Friday, 1 November 2013

Seal meat again.

1st November
It's the end of the season, the final guest has left (a day late after the planes were cancelled yesterday) and most of the staff have gone after a very busy season. Many thanks are due to all of them for their efforts this year - it's been another good one, so thank you Will, Richard, Teresa, Ann, Graham, Becki, Tracey, Steffan, Billy, Noa, Kieran, Daniel, Jake, Alex, Livvy, Chris, Rachel, Tim, Maggie, Liz, Jenny, Janet, Sally, Julia, Rob and Tegan and of course, Susannah. The Directors of FIBOT have also provided their usual mix of enthusiasm and expertise, which is so important to the Obs. There are many more people who help the Obs in a crucial way during the year and so thanks are also due to the many islanders who have helped out during the year including Angela, Hollie, Deryk, Raluca, Alice, Iain and Kenny who have all done various jobs at the Obs and for the many others who have helped out in other ways including Robert & Fiona, Jimmy & Florrie, Nick & Elizabeth, Elena, Tommy & Liz, Neil & Pat and Dave. Massive apologies to anyone I may have missed and thanks to all the islanders for their friendship and support. Susannah, the kids and I are very lucky to live on Fair Isle, not just for the birds and the beauty of the island, but especially the people.
Thanks also, of course, to all of you who have helped FIBO to continue its work, by visiting, volunteering or joining the Friends of Fair Isle.
I'll try to complete a more thorough summary of the year later, but as a brief look back, 2013 will be remembered from an ornithological point of view as another poor year for most seabirds but an excellent one for rare migrants. A regular dose of rarities (although a lack of many large falls) has brought us over 70 descriptions (around  half of them for BBRC), a current year list of around 212, with over 3500 birds (of over 110 species) ringed and two additions to the Fair Isle list (Swinhoe's Petrel and Red-eyed Vireo taking the island list to 381: with a few potential splits maybe on the cards [my money is on the Subalpine Warblers, Eastern Yellow Wagtail, and hopefully Eastern Grasshopper Warbler, with a few geese maybe to come as well] I wonder how long it will take to get to 400?).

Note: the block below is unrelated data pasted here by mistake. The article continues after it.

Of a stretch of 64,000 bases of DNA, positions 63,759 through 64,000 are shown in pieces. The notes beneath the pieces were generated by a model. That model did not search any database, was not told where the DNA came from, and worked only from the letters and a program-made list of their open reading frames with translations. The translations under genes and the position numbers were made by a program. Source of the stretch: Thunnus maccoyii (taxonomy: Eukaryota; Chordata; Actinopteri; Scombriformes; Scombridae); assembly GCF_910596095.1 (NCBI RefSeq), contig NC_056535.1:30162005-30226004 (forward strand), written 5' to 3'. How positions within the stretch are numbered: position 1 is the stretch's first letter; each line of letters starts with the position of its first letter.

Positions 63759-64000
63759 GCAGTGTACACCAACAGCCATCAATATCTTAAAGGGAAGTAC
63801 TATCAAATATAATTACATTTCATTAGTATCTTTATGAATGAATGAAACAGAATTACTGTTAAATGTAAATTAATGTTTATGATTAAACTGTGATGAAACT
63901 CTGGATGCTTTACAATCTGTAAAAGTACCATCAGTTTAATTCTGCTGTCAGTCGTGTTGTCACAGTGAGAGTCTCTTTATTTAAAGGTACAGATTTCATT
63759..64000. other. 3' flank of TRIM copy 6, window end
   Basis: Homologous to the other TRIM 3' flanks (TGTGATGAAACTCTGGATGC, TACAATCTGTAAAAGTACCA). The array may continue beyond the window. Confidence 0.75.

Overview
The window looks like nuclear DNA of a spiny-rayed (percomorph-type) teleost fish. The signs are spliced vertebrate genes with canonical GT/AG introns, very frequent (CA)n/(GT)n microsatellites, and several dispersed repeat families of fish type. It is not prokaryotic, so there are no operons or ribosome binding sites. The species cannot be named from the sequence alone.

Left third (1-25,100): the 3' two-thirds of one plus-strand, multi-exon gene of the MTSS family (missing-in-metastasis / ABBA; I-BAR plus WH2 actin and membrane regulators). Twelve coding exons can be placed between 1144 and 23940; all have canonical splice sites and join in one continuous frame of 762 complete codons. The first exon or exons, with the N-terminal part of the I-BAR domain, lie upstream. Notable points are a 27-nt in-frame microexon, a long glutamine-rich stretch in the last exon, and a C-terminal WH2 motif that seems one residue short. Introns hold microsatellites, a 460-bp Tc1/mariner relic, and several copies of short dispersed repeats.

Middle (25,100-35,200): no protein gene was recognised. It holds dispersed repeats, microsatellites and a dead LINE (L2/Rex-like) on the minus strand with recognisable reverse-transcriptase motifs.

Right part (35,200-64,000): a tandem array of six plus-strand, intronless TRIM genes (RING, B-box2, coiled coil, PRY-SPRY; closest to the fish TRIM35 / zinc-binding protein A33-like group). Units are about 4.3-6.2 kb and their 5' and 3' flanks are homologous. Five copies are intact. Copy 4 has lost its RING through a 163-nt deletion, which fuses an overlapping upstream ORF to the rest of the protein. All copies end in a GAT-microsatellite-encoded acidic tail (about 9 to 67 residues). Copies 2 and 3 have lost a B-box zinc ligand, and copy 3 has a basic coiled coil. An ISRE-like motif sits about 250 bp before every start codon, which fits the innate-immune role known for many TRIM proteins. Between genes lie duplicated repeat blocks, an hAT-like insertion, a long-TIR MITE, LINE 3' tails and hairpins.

Today's plans for a quiet day were somewhat scuppered by the appearance of Killer Whales actually in North Haven. The five animals then spent a few hours hunting seals from Buness to North Light, although they often went missing for spells. What a way to end the season! 
Dum, dum. Dum dum. Du du duu du, du du duu du...

When Killer Whales are too close to fit in frame, you know it's been a good day.

The North Haven regularly holds small numbers of Grey Seals and, once they are trapped in there by a pack of hunting Killer Whales, their only escape is to stay in very shallow water or haul out onto land. A surge in Killer Whale sightings late in the autumn seems unusual, but perhaps there is a group in the area that knows the seals are vulnerable as they pup and mate on beaches around the island.

Not all the seals were quick enough to get out of the way; the Whales' first foray into North Haven was soon accompanied by a cloud of gulls and a few chunks of floating flesh, evidence of a succesful kill.
Hopefully the photographs may enable us to learn more about the history of these individuals. Five animals were involved in today's sightings, including one adult male and at least one probable immature male.

Don't look behind you! The group then moved into Furse where they spent around half an hour circling this seal trying to dislodge it from its tiny haven.